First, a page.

Going Home

For our last story of 2012, we're going out with a bang. Literally. (Of course "literally"; we're a goddamn crime fiction site. How many of our stories don't have guns?)

Lee Lincecum stops by to prove ain't no atheists in foxholes. Oh, wait...

Going Home by Lee Lincecum

I shot a kid in ’68 when I was damn near a kid myself. See, in them days, the gooks weren't above using children for soldiers. And for the most part the kids went along with it, thinking they'd be heroes to their country for killing an American imperialist pig. It was the damndest thing I ever saw. Twelve-year-olds with rifles. Little bastards knew how to use them, too. In the U.S., they wouldn't even be old enough to drive a car, but here they could break down and reassemble an SKS like nobody's business. If you had asked me before I got drafted if I'd ever kill a child, I probably would have whipped your ass just for thinking it.

We were just out west of Da Nang on routine patrol on the day it happened. I was in with the 25th infantry, so "patrol"slang for roaming the countryside and killing any goddamned thing that moved was pretty much all we did. The fire came like it always did in Nam, quick. One minute you're off in lala land thinking about how much you miss mama's chicken fried steak and mashed potatoes and slipping your dick in that redheaded Connor girl from church, the preacher's daughter, no less; next thing you know, the whole world's gone to hell. God just opened up the sky and took a thousand 7.62mm shits on your parade.

Your buddies are dropping four and six at a time, you've done been hit with so much blood-spray you can't even be sure whether you're the one bleeding. All you hear is folks hollering “Medic!”, and twelve o'clock fire, and two o'clock fire, and nine o'clock fire, like some damned clock bleeding to death somewhere can't make up it's mind what time it is. The whole raging shitstorm lasts thirty, maybe forty-five seconds. Then it gets real quiet. After that there's more gunfire, but that goes away gradually, as the rest of what's left of your platoon walks through the rice paddy finishing off survivors.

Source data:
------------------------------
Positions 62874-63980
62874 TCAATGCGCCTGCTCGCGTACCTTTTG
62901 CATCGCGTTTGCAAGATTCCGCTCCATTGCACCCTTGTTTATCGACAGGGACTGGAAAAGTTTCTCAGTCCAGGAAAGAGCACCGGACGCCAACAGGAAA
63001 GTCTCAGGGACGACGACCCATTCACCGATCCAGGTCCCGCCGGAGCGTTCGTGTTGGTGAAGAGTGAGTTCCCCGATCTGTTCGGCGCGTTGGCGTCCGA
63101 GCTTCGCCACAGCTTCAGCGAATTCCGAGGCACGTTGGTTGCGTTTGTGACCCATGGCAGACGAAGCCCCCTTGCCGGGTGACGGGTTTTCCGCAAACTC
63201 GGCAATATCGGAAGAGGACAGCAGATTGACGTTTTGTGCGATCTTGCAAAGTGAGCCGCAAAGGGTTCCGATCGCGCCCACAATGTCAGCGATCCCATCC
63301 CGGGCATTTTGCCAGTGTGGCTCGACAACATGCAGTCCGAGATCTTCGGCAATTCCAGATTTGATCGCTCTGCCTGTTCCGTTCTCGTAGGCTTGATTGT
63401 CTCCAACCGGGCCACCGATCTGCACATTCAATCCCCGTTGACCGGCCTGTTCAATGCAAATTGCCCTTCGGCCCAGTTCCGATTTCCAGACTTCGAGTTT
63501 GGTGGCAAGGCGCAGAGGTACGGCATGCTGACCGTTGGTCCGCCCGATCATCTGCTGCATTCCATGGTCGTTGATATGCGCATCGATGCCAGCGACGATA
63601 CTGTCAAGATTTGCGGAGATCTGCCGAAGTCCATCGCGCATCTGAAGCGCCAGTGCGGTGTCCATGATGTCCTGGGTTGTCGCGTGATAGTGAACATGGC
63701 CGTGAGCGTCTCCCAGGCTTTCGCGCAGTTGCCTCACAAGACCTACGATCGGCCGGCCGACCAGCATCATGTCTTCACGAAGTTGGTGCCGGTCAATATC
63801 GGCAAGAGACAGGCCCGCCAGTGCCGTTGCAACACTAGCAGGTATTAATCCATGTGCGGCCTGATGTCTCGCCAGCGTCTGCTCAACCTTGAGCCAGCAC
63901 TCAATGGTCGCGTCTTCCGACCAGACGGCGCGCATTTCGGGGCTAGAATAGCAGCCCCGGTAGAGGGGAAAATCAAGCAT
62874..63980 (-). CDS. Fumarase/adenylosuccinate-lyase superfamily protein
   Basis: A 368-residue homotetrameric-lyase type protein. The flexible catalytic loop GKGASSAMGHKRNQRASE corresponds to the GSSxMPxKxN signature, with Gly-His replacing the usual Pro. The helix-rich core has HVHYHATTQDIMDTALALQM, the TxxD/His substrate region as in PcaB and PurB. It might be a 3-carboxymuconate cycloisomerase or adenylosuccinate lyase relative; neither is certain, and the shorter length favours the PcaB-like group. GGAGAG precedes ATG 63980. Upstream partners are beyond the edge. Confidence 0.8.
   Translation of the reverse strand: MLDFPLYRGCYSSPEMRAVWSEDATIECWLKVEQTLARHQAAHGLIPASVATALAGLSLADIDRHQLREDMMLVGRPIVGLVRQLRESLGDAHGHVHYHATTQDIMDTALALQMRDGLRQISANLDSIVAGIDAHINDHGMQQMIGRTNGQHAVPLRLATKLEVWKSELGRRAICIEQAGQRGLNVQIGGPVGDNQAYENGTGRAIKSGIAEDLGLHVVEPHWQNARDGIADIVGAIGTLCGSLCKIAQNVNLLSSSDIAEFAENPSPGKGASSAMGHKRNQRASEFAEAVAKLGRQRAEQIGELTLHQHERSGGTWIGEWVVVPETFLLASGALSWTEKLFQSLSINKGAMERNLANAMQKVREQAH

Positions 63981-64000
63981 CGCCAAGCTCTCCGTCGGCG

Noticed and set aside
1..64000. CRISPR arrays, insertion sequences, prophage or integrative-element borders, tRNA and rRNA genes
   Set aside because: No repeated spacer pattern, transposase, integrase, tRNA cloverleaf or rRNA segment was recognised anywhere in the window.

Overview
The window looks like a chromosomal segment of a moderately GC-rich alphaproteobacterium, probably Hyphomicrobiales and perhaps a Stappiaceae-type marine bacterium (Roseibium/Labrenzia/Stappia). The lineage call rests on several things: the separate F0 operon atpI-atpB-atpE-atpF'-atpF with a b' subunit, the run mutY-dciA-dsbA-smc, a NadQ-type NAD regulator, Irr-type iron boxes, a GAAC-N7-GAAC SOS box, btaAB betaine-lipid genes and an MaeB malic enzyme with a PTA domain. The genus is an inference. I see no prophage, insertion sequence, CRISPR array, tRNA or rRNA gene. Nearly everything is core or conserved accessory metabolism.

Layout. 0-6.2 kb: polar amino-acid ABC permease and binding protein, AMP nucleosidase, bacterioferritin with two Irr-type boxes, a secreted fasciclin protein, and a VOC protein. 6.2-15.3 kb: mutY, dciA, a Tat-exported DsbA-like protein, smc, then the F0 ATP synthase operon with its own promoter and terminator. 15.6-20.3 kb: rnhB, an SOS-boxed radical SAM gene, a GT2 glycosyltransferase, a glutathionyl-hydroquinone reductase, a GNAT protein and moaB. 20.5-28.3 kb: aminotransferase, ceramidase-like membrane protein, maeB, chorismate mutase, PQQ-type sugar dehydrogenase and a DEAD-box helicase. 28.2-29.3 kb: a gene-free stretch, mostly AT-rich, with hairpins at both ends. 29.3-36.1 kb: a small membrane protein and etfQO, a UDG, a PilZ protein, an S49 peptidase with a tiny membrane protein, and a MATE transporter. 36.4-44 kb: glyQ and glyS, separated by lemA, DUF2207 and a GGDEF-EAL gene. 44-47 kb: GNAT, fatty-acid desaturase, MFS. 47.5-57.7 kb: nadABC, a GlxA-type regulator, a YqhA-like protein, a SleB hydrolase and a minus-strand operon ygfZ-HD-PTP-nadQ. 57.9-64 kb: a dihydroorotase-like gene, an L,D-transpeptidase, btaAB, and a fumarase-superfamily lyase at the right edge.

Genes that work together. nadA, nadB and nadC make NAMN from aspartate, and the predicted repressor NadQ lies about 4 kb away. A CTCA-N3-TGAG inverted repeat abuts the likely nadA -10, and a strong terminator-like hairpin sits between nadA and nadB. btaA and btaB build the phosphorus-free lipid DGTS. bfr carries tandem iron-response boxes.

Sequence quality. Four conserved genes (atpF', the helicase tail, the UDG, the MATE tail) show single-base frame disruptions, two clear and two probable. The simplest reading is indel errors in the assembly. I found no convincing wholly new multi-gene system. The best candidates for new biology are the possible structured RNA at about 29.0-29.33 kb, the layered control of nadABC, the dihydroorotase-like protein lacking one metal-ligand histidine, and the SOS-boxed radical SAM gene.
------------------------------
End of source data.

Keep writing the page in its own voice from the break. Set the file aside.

Now somehow or another, there's always another gook or two or three that somehow don't get hit. So they just lay there, real quiet, and wait. And that's how it happened to me. I got to my knees and wiped the blood and mud out of my eyes, then got to my feet. I start walking the direction we were headed before the firefight broke out, and wouldn't you know it, I get ten steps from where I stood up and the little son of a bitch popped up out of the rice and took a shot at me. I didn't even think, I just leveled my M14 to my shoulder and fired once, and he went down. I walked over two him real slow, looked down and kicked his rifle away from him. That's when I saw he couldn't have been no older than my little brother, who was thirteen that year.

He was lying there wheezing and coughing up blood, trying to say something. The same damn gook word over and over. I thought maybe he was trying to pray. When I saw how young he was, I felt truly sorry for what I done. But it was done. I knelt down and held his hand. I'm sorry, I said to him. I am truly sorry this happened to you. I am so sorry. I figure he didn't have but a few minutes left, and I could not bring myself to shoot him again, so I just left him there. I figured God would answer his prayer. Maybe that word was mercy. A few steps back I heard Jimmy say my name. Almost a whisper.

Bill. Bill I got hit.

Oh, Jimmy. Oh no, man.

Jimmy was lying there, wheezing and coughing up blood, trying to say something. He couldn't get out much but the same words over and over. My name, and I want, I want, I want my mommy. I saw this a hundred times or more in Nam. Grown men, men killing men and boys, and when it's their time to go, they all say the same thing. They all say they want their mommy. I knelt down and held one of his hands with mine, put the other on his forehead. I went to basic with Jimmy and he was from the same part of East Texas I was from and we had got to be real good friends. And this was the best I could offer my friend who was lying there dying, crying for his mommy; hold his hand and say it's okay, you're going home buddy, till he finally bled all the way out.

I walked back over to the boy, still lying there wheezing, coughing up blood, saying that same damn gook prayer word over and over. His age didn't matter to me no more. For all I knew, he fired the bullet that killed my friend. I pulled my sidearm and shot him between the eyes. Then I emptied the magazine into him for good measure.

Somebody told me later that the gooks were atheists and don't pray, and what the boy was saying while he was lying there dying was the gook word for mother.

Lee Lincecum has been writing poetry and short fiction for over fifteen years. Published here and there on the web, he is currently working on his first novel. Lee is thirty-two years old and lives in Texas